YanaSidlinskiy
 one year ago
Best ResponseYou've already chosen the best response.0Oh!!! Ok. That's better!! Thanks!!

YanaSidlinskiy
 one year ago
Best ResponseYou've already chosen the best response.0Not to offend you or anything like that, I was wondering why you started off with 6 = 8/9*7/1 +8...

e.mccormick
 one year ago
Best ResponseYou've already chosen the best response.1I didn't. It is +b. Not +8.

e.mccormick
 one year ago
Best ResponseYou've already chosen the best response.1Write the equation of the line which has a slope of 8/9 and passes through (7,6). That means: (x,y) = (7,8) at one point, so x = 7 and y = 6 are valid in one equation. m = 8/9 y=mx+b is the general equation. All I did was substitute what is known: \((6)=\left(\dfrac{8}{9}\right)(7)+b\) That is how I started. It leaves only b as a variable, which is what I solved for next. =)

YanaSidlinskiy
 one year ago
Best ResponseYou've already chosen the best response.0Ohhh!!!! Cuz I did it some other way and I got confused.....

e.mccormick
 one year ago
Best ResponseYou've already chosen the best response.1Yah. Hehe. I can guess with a 1 in your first thing. It is all about looking at what is known and unknown. They want it in y=mx+b form. They gave you 3 of the 4 variables, so you need to find the 4th.

YanaSidlinskiy
 one year ago
Best ResponseYou've already chosen the best response.0Hehe. Not nice=) Just Kidding! But anyways.. I see where you're getting that "loved math" from.

e.mccormick
 one year ago
Best ResponseYou've already chosen the best response.1People tend to shy away from fractions when they are first shoved on them, but they are really not that bad. I think they are just poorly taught. They come in handy, are in all of life, and prep you for dealing with a lot of other math. For example, there are some similar rules for fractions and radicals: To add or subtract, what is under must match. To multiply, just go for it. There are also some differences: To divide a fraction, you flip over the divisor(second one) and multiply. With radicals, they must be the same power to multiply or divide them. So square roots and cube roots won't multiply out the same way as two cube roots or two square roots. So if you know how to work fractions it makes you partially ready for working with radicals (roots.)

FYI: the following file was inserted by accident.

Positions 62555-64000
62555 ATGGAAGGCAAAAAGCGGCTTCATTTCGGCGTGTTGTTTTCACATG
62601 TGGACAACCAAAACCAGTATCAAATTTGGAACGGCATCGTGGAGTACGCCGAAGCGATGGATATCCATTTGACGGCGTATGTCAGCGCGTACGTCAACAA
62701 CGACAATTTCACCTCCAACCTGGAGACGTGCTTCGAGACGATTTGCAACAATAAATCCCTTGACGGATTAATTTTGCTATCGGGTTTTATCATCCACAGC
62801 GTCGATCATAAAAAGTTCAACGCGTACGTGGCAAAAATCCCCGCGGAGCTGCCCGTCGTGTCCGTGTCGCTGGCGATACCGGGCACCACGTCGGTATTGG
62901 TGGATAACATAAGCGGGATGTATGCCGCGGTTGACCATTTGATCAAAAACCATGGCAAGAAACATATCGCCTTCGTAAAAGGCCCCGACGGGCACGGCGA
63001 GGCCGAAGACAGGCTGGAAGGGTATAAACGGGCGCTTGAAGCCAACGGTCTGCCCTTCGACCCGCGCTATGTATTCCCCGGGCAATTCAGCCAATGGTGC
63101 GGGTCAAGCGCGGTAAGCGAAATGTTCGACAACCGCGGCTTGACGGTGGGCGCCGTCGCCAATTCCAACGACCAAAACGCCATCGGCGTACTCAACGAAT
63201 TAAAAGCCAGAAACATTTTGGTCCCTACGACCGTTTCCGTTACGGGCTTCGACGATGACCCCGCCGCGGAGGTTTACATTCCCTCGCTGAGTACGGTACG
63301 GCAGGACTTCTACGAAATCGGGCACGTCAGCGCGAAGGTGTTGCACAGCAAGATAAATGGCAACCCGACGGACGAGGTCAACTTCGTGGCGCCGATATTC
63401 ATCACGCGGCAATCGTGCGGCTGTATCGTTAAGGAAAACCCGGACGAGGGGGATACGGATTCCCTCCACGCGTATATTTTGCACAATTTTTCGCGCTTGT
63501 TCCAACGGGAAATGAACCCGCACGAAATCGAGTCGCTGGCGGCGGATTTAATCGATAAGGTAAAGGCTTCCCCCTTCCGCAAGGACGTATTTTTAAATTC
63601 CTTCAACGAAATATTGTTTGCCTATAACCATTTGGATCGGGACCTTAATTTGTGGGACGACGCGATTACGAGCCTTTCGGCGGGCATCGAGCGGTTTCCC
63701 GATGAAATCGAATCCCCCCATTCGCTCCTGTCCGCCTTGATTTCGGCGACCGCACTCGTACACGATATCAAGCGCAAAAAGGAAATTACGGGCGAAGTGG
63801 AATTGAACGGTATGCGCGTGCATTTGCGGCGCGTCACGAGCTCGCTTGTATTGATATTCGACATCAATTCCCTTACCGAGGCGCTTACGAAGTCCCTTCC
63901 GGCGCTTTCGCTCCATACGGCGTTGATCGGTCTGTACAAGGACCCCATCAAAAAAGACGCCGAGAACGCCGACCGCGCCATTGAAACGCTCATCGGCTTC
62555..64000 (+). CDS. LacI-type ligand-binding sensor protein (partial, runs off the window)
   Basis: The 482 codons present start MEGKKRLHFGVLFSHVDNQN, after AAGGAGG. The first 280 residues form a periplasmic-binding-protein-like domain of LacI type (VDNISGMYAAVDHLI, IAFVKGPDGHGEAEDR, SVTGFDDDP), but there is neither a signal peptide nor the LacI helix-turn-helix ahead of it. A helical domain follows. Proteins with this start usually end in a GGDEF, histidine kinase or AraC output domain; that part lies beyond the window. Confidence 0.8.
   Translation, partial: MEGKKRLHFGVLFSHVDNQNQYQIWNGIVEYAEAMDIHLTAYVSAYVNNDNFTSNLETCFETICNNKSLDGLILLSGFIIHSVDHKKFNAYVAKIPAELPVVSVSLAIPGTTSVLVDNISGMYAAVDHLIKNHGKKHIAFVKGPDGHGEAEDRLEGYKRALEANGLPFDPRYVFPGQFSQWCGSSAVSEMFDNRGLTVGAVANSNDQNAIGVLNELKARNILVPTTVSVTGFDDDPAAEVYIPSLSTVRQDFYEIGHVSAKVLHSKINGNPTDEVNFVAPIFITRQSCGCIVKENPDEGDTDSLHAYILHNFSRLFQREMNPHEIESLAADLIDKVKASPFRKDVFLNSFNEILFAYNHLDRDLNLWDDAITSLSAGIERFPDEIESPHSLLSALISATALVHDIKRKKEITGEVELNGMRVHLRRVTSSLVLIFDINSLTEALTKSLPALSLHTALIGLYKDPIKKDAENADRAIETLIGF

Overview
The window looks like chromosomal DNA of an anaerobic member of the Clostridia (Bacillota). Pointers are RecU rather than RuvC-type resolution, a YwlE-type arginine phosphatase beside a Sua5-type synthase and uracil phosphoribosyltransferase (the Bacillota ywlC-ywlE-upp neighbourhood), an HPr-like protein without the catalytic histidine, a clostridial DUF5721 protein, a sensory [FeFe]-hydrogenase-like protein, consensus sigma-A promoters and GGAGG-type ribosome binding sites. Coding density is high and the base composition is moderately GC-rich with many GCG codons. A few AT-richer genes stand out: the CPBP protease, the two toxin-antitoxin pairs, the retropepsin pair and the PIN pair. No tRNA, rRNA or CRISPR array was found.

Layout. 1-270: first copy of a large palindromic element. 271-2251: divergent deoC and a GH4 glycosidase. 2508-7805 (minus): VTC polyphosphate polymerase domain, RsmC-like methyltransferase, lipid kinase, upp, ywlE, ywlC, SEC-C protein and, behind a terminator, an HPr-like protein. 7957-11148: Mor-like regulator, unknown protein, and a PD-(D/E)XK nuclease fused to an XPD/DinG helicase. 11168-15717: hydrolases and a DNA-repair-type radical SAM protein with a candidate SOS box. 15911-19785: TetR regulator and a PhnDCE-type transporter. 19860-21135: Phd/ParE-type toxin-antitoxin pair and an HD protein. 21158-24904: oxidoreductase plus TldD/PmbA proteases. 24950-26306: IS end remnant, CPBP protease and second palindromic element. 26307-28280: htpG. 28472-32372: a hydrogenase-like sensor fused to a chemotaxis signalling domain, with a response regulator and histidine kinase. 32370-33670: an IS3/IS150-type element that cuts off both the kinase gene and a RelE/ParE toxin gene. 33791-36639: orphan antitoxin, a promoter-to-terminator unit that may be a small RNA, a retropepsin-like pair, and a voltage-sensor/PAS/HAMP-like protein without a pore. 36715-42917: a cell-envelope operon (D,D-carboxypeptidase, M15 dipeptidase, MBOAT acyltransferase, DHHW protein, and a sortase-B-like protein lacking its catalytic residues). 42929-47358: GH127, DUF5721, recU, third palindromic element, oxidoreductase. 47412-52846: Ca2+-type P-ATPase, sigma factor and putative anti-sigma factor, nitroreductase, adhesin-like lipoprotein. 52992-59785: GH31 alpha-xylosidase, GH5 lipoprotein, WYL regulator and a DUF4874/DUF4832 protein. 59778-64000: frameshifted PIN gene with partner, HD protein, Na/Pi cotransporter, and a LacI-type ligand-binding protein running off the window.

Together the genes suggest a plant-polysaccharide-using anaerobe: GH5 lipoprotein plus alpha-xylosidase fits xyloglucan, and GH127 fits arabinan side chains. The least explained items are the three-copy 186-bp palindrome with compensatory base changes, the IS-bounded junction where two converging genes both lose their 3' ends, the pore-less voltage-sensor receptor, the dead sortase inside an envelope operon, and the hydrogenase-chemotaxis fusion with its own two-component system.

e.mccormick
 one year ago
Best ResponseYou've already chosen the best response.1And as for real life, a quarter is 1/4 of a dollar, a slice of pie is anywhere from 1/4 of a small one to 1/8th of a large one, yu can order half a sandwitch, the pitch (slope) of a roof in america is given in 12ths, etc.

YanaSidlinskiy
 one year ago
Best ResponseYou've already chosen the best response.0Ohhh!!! Makes total sense. Went into depth with it! Thanks alot!!! I really appreciate it!!